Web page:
Reference Points
11/19/2009
Our interview reveals the genealogy librarian's side of the research equation.
Maira Liriano assists a lot of genealogists as assistant chief of the New York Public Library’s Irma and Paul Milstein Division of US and Local History and Genealogy. Her facility serves more than 60,000 patrons a year, about 75 percent of whom are doing family history. We asked her about the librarian’s side of the research equation.
 
Q. What is your favorite thing about working with us genealogists?
A. Your enthusiasm and wonderful curiosity. You’re researching something that’s very important to you. I can get infected by it. I admire your willingness to commit time to doing the research. You don’t expect quick answers or the complete story right away. And you enjoy a mystery, or trying to put the pieces together, which is what librarians do. We share that in common.
 
Q. What should we understand about librarians’ expertise in genealogy?
A. It depends where you go. In most public libraries, the staff may not be trained in genealogy. But somebody on the staff might be, and you need to find that person. Don’t assume that the first person you talk to represents the entire library’s experience. Genealogy is something that only more recently we as librarians are recognizing we need to learn more about.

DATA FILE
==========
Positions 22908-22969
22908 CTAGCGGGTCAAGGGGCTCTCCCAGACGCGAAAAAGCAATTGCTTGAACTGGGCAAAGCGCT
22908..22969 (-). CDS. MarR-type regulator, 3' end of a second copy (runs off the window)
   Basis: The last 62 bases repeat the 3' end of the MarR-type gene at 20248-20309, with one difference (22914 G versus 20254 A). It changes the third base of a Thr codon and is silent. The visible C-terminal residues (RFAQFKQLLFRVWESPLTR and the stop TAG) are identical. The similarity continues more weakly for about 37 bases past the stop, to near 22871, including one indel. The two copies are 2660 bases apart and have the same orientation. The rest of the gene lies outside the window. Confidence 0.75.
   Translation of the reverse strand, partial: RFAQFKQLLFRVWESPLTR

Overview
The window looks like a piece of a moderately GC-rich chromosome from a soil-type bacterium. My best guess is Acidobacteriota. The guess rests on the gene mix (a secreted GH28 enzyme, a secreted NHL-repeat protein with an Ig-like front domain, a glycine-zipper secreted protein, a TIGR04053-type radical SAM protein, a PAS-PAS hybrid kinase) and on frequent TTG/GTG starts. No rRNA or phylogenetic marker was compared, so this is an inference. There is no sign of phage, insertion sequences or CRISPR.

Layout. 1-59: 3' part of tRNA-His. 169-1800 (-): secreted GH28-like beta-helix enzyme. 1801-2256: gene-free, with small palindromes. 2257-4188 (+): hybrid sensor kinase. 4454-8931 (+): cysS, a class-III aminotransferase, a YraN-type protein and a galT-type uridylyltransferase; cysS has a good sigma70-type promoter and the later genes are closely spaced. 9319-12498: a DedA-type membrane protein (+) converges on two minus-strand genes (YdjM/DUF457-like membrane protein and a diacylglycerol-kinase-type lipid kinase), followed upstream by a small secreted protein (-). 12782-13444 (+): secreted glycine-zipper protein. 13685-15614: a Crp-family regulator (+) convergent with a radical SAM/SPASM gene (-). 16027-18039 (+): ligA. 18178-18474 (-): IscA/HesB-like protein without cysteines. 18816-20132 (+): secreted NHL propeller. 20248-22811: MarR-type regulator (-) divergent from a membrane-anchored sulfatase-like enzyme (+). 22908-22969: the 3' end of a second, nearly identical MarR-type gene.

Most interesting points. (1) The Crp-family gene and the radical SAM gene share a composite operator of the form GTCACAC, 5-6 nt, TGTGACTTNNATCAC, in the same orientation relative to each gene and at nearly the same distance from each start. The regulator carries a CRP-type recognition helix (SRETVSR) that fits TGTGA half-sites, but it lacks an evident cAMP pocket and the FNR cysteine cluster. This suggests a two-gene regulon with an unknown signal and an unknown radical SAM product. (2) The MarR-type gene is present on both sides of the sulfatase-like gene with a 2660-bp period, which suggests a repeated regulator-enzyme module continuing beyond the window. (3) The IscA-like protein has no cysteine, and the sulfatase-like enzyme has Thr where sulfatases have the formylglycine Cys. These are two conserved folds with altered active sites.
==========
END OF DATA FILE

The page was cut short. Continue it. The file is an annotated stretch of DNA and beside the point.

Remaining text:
Q. How do your reference librarians deal with family history inquiries?
A. Everyone on our staff is trained to handle genealogical questions. But again, we’re not necessarily genealogists; we’re librarians. We help people get the most out of their experience here. We know how to use our collections, new databases and other online sources most effectively. We also know a lot about resources outside of this building and other repositories we can consult. Don’t overlook what we can help you with.
 
Q. How do you help with complicated questions?
A. Sometimes people ask what [they know how] to ask, instead of what they really want to know. A good reference librarian knows how to draw out your real question. Then we break the question into manageable parts. We get you started on one part at a time. Occasionally, we may get a question that’s a little difficult. We need some time to process it or to ask a colleague, so we check back with you later.
 
Q. How would you encourage a genealogist who is intimidated by your facility or staff?
A. If you can just walk in the door, we’ll do our best to make you feel at home. Other libraries feel the same way; it’s not just us. We’re here to make information and knowledge available for people—that’s why we exist. We exist for you. You have to believe that’s really true.

From the September 2009 Family Tree Magazine
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